Manage AWS Instances

31 Aug, 2023

Recently I have moved into a new position working on the cloud environment in my current company as an AWS Engineer to help build, support, maintain the infrastructure of our systems. With this change has also allowed me to learn more about AWS and use the CLI both locally and on the hosted EC2 instances.

The issue and resolution

There was a time I needed to start a server, but logging into the AWS Console, navigating to the right page, searching, performing the action took a bit of time. Not much, but also was thinking there should be a quicker way to do this from the command line.

Quickly I found the aws ec2 start-instances was the way to go. The problem was I wanted to specify a server name for it to start, and needed the instance id. I found a way to get the instance id from the tag Name and the Value of a server.

(aws ec2 describe-instances --filters "Name=tag:Name,Values=ServerHostName)" --query "Reservations[].Instances[].InstanceId" --profile default --output text --region us-east-1)

This query would describe the instance given the server name and query the JSON output for the InstanceID and output it as text. From here I could then start an EC2 instance

aws ec2 start-instances --instance-ids i-XXXXXXXXXXXX --profile default --output text --region us-east-1

I found a solution, but there is no way I was able to remember the long list of command line switches and JSON filters. So I started writing a function around this idea.

Making the wrapper functions

First I needed to gather the available profiles from the ~/.aws/config file that contained the SSO login and profile information. Next I looped through each line replacing items to get just the profile name. Once that was done, I made a numerical menu listing of the profiles so you can select the profile you'd like to use. If the profile is not listed, you can make a selection then configure the SSO parameters and continue.

While using the CLI I noticed the session token would timeout just like the web console does. For this I also made a wrapper function around the aws call to query the Account information. If your token is still active the length will be 14 and if not, I had it pass along the aws sso login --profile command to refresh our token automatically.

# the call to check if your session is still active or not
(aws sts get-caller-identity --query "Account" --profile $chosenProfile | Select-Object Length).Length

To begin, I wanted to test if my session is active for my profile and if so, proceed. If not, my Select-AWSProfile function will proceed with the aws sso login --profile.

# Read the profiles and send user to select the one they want
if ($null -eq $chosenProfile) {
    $chosenProfile = Select-AWSProfile

if (Test-SessionActive -chosenProfile $chosenProfile){
    #Session still active
    if($null -eq $ServerName){
        $ServerName = Read-Host -Prompt "What is the servename"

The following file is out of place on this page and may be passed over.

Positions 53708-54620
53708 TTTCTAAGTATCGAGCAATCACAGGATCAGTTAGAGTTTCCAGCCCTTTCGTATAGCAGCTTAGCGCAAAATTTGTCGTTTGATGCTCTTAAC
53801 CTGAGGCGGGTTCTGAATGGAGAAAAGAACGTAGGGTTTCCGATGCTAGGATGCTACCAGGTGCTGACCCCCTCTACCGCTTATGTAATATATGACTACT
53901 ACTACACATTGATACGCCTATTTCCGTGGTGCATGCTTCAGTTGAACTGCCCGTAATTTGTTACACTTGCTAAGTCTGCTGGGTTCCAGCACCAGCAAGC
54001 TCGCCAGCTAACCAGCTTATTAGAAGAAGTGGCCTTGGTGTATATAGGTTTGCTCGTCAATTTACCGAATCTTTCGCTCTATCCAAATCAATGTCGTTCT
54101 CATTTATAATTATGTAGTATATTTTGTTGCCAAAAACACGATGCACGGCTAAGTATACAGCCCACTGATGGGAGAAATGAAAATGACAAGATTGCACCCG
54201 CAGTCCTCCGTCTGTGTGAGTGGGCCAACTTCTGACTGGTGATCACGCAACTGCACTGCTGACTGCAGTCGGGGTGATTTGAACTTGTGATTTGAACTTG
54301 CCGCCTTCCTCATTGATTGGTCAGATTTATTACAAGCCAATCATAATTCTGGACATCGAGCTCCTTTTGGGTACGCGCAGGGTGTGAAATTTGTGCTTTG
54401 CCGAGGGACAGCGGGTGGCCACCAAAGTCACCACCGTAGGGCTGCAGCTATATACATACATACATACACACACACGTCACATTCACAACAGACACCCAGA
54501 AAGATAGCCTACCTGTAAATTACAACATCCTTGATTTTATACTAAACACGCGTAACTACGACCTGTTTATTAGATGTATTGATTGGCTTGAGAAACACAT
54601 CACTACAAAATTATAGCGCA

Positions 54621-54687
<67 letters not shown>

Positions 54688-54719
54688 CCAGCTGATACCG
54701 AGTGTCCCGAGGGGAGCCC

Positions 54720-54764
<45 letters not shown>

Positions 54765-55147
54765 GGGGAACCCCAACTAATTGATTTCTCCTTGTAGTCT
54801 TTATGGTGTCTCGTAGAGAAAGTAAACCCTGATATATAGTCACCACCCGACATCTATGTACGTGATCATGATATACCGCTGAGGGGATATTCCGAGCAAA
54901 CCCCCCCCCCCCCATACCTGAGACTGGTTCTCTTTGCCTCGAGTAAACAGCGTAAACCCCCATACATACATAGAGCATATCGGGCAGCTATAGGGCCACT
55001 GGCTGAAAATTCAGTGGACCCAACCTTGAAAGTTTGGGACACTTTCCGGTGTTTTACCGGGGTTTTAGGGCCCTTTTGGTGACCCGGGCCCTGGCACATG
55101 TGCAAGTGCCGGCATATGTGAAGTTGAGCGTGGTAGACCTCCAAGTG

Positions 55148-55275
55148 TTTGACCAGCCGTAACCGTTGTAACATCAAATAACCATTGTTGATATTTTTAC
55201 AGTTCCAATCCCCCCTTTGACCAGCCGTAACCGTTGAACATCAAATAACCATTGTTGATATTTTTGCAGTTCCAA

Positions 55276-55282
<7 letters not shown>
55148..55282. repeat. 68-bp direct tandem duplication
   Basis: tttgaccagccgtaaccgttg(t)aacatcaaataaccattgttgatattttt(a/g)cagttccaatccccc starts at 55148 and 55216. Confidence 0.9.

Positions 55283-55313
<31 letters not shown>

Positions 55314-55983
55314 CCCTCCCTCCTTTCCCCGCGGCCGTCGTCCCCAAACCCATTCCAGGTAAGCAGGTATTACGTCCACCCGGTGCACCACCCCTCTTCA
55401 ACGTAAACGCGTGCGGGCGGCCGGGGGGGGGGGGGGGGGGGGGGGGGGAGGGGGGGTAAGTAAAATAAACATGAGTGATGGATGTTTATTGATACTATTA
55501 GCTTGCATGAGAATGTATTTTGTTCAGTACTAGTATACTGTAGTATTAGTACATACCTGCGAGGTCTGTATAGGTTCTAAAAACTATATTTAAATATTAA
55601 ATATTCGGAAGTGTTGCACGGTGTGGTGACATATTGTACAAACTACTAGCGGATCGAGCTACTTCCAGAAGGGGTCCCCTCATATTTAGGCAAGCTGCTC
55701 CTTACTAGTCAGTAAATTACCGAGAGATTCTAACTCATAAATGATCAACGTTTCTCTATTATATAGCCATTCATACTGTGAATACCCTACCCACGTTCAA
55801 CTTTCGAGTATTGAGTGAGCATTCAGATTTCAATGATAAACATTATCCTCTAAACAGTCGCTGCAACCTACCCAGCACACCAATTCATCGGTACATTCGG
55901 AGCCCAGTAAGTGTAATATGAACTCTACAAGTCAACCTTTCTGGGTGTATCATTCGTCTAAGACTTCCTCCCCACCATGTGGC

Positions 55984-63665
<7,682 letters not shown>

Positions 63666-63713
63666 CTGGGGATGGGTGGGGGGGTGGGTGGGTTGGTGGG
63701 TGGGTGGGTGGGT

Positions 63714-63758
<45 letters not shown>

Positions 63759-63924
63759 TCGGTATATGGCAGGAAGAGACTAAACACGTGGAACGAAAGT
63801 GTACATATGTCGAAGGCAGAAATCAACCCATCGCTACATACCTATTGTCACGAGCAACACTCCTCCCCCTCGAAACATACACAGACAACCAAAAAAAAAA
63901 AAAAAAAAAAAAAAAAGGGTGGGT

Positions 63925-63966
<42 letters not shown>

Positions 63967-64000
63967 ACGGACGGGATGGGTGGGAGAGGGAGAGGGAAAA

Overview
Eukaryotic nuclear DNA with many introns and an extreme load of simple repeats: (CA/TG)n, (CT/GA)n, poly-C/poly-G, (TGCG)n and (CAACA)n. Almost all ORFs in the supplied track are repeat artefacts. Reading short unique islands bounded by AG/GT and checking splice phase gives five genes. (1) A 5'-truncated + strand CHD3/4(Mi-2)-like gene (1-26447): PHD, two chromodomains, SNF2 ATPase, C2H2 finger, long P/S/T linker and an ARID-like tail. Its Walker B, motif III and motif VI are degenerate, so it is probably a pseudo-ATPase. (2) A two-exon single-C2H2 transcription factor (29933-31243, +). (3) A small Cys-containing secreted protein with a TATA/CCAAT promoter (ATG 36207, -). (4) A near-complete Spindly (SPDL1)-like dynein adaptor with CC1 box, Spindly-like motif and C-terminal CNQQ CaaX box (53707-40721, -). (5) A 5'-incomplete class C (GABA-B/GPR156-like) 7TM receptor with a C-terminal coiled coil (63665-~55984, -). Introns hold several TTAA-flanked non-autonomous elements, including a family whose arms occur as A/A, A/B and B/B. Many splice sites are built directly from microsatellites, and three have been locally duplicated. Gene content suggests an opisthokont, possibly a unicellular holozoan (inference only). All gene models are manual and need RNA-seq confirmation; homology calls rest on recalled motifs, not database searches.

Write-Host "Attempting to start $ServerName in $region"
    $instanceID = (aws ec2 describe-instances --filters "Name=tag:Name,Values=$($ServerName)" --query "Reservations[].Instances[].InstanceId" --profile $chosenProfile --output text --region $region)
    aws ec2 start-instances --instance-ids $instanceID --profile $chosenProfile --region $region
    # Error in the process
    Write-Host "There was an issue running the process: $($MyInvocation.MyCommand)"

Part of this process is in the function to pass along a few command line switches: -ServerName, -chosenProfile, -region. All of the wrapper functions have these to pass along or override the defaults for the profiles.

The EC2 management functions are:

Helper functions

After successfully creating the helper functions I found a way to get the instance id of an instance by providing the name of the server. This could be a little off from time to time, but in my case the tag:Name and its value is also the hostname of the machine. This might not always be the case in other situations.

I used the same logic as before but was able to query the JSON for the right function to get the Instance ID from a server name or the server name from the instance id. Both of these functions have an additional switch for -copy to add the output to your clip board if you'd like.

Underlying AWS CLI in the wrapper functions:

# Getting the Server Name from the Instance ID
aws ec2 describe-instances --instance-id $instanceID --profile $chosenProfile --query "Reservations[].Instances[].Tags[?Key=='Name'].Value" --output text --region $region

# Getting the Instance ID from the Server Name
aws ec2 describe-instances --filters "Name=tag:Name,Values=$($ServerName)" --query "Reservations[].Instances[].InstanceId" --profile $chosenProfile --output text --region $region

Download yourself

I've placed the code on my public snippets and you can add this to your profile as well. If you need to create one, you can follow along here. Once you have your profile, just dot source the file into our profile.

# previous profile items
. C:\path\to\Manage-AWSServers.ps1

Find the full code of Manage-AWSServers.ps1 in my PowerShell Snippets

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Tags: 100DaysToOffload, cloud, powershell, aws


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